“Related issues of pressing concern include […] cybersecurity, global digital identity, compliance with established […] reporting frameworks, governance, and the full implications of an ever-increasing digital asset development. Relevant parties, including regulators and standard-setters, have been working to understand, monitor, and address these concerns as they emerge; those organizations and nations that don’t find a clear path could risk losing market share to others that have addressed these challenges.”
Blockchain reliability is a prerequisite for materiality
Against the backdrop of significant keenness to implement blockchain technology and an evolving technological and regulatory landscape, potential adopters need to consider best practices, and the WEF is here to help.
Addressing a core concern of potential blockchain adopters across industries, the WEF explains that ensuring the reliability of blockchains is a precondition for the protection of, and hence trust in, digital assets. Both from a practical and from a legal perspective, the very existence of digital assets, and an organisation’s ability to demonstrate as much, relies on the design and maintenance of a blockchain and its key ancillary services.
The WEF reminds us that vulnerabilities can emerge not only from any given blockchain’s intrinsic attributes such as the cryptographic protocols used, but also from associated deployment services such as digital wallets, the absence of network enablers (node operators) or a dedicated community of developers.
Readers are reminded that the WEF provides a blockchain toolkit supportive of the successful development and deployment of new blockchain solutions. By so doing, the WEF reminds potential adopters that blockchain is another tool in the tech stack – no more and no less – which should comply with basic requirements common to all enterprise technology solutions. These include operational integrity, regulatory compliance, formal governance and interoperability, among others.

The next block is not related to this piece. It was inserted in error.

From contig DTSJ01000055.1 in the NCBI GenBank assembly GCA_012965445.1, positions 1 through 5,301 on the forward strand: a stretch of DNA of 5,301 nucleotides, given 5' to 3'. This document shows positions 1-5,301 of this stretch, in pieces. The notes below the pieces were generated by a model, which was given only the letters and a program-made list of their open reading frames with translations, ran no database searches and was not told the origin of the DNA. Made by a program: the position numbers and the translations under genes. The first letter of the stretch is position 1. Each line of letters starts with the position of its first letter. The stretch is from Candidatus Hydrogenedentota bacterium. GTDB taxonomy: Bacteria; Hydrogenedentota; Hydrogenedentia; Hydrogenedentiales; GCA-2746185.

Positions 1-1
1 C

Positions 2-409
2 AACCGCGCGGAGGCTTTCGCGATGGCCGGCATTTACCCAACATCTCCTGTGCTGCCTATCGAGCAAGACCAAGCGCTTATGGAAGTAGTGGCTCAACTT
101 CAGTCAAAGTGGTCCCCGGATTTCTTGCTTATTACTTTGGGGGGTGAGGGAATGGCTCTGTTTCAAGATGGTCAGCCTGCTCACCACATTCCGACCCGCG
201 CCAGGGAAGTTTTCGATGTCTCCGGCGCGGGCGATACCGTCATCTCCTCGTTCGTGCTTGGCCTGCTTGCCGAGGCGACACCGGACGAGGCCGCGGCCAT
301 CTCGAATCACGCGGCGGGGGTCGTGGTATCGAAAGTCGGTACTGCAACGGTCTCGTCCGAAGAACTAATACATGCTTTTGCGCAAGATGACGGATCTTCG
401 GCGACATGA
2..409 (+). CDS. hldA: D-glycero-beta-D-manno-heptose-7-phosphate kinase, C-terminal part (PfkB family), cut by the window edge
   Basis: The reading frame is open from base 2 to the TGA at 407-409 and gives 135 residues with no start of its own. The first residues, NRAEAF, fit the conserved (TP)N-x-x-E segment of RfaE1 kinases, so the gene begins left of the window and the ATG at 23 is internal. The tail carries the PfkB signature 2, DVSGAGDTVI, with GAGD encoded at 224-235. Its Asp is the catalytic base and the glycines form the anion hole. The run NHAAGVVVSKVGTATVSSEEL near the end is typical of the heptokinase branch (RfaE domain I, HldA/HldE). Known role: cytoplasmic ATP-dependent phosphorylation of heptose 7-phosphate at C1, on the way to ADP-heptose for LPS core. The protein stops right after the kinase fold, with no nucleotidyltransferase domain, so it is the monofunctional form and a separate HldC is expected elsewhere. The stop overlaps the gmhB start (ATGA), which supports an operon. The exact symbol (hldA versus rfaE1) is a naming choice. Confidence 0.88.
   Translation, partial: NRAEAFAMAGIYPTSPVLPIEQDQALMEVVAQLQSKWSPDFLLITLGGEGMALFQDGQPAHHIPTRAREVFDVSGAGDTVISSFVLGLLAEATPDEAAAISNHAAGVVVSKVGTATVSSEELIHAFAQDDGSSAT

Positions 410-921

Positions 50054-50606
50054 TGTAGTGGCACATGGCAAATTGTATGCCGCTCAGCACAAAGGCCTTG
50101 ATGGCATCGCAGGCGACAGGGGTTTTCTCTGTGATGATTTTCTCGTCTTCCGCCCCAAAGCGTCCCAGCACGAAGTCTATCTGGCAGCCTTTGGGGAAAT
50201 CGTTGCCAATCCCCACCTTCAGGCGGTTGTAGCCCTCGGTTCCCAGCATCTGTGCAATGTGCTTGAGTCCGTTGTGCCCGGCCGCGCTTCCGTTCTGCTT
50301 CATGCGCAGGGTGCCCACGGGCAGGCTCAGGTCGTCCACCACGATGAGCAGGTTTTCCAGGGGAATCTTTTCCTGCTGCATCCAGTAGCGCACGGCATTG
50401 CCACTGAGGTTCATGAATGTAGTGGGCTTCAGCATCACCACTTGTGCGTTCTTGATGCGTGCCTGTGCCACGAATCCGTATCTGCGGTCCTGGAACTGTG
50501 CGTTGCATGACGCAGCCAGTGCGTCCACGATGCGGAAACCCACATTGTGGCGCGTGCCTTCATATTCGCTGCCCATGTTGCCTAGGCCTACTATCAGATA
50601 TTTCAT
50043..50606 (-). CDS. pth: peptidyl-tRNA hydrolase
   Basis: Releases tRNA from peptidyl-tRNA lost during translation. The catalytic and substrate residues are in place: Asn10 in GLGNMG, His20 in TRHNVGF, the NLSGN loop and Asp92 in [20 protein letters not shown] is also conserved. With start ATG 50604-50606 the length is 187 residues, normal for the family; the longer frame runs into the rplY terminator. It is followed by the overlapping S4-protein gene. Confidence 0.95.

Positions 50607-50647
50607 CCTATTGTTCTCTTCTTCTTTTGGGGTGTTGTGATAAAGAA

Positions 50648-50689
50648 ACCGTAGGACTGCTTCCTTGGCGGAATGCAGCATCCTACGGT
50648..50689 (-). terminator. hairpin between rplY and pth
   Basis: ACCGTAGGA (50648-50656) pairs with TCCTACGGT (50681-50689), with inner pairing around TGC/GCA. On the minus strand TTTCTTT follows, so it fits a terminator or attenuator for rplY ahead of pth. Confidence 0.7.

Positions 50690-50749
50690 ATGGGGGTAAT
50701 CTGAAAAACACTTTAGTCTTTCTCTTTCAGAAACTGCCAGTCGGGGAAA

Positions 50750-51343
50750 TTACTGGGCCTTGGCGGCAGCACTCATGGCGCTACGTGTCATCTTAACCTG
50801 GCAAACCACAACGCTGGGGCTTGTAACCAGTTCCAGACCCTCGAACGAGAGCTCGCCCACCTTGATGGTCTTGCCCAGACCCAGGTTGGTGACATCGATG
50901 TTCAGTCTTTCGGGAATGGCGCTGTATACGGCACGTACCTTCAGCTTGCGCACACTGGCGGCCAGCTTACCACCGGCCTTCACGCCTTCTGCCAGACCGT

Concrete use case: HQLAx
With all of the above in mind, it seems timely to present a concrete use case of blockchain and DLT more broadly in the financial sector. Recently, financial markets infrastructure (FMI) has been of particular interest to the community, as evidenced by strategic partnerships between consortia of established financial institutions and innovative startups. A good example of such collaboration is provided by LHoFT member HQLAx, which leverages R3’s Corda technology to make collateral management more efficient.
For the sake of conciseness, readers are referred to this writeup by HQLAx staff on the company’s approach to integrating with existing FMI. The value proposition involves making reconciliation processes unnecessary via DLT. HQLAx are mindful of the particularities of the financial sector and have tailored their offering accordingly:
“We need to consider that DLT is an emerging technology and that financial institutions and service providers are operating in a highly-regulated field. Our clients and partners are at different stages of assessing DLT and not all are ready to integrate a DLT-based system into their enterprise architecture today. To facilitate frictionless adoption, HQLAᵡ, therefore, offers an evolutionary transition, where participants can start out with their node hosted in a secure data centre from an HQLAᵡ partner. This allows a fast onboarding process onto the HQLAᵡ platform to already use the benefits of the platform today.”
The combination of a clear value proposition – technologically enabled – together with smooth integration into existing FMI and regulatory considerations, makes for a strong proposition.
To learn more about the blockchain industry in Luxembourg and what we at LHoFT are doing to support this promising area of financial technology, be sure to tune into our July 14 International Showcase on the subject.
Author: Jérôme Verony – LHoFT Research and Strategy Associate